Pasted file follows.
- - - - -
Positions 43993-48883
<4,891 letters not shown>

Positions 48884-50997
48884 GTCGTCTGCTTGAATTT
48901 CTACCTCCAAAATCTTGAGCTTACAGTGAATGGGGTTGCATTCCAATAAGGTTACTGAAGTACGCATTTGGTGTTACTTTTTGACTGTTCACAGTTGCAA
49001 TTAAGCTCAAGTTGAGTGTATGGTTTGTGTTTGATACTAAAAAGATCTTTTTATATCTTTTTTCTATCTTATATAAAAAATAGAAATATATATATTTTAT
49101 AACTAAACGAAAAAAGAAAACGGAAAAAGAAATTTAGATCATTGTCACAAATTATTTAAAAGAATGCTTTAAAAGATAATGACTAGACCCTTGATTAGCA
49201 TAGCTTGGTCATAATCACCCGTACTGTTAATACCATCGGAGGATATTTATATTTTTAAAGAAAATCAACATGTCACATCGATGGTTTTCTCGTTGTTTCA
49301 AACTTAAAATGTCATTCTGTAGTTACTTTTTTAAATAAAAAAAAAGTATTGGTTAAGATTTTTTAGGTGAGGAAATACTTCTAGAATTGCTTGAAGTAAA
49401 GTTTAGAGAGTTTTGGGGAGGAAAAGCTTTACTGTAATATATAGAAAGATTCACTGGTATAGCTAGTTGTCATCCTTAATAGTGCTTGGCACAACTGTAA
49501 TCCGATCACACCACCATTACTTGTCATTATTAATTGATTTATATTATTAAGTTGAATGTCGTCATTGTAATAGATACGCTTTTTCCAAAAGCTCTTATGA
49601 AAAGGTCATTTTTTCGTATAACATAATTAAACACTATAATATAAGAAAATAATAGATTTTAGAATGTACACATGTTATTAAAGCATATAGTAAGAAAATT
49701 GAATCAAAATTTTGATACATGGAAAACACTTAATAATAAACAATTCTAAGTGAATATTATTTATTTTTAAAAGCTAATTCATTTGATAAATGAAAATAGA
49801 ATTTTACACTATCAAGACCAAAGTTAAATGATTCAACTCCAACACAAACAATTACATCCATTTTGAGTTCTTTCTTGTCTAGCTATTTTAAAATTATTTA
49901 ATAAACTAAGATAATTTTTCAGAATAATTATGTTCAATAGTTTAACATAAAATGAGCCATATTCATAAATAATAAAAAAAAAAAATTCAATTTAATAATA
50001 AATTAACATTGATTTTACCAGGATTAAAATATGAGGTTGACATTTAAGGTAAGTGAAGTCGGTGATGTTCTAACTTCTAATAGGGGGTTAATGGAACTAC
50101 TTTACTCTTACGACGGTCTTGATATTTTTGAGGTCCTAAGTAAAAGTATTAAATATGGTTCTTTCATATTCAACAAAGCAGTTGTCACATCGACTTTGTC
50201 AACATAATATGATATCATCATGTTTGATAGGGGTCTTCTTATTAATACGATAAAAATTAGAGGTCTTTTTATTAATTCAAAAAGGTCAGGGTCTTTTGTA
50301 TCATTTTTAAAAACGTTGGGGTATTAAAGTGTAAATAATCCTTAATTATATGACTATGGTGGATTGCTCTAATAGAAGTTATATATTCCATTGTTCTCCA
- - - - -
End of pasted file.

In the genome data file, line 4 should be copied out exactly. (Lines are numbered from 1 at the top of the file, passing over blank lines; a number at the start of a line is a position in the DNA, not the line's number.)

48884 GTCGTCTGCTTGAATTT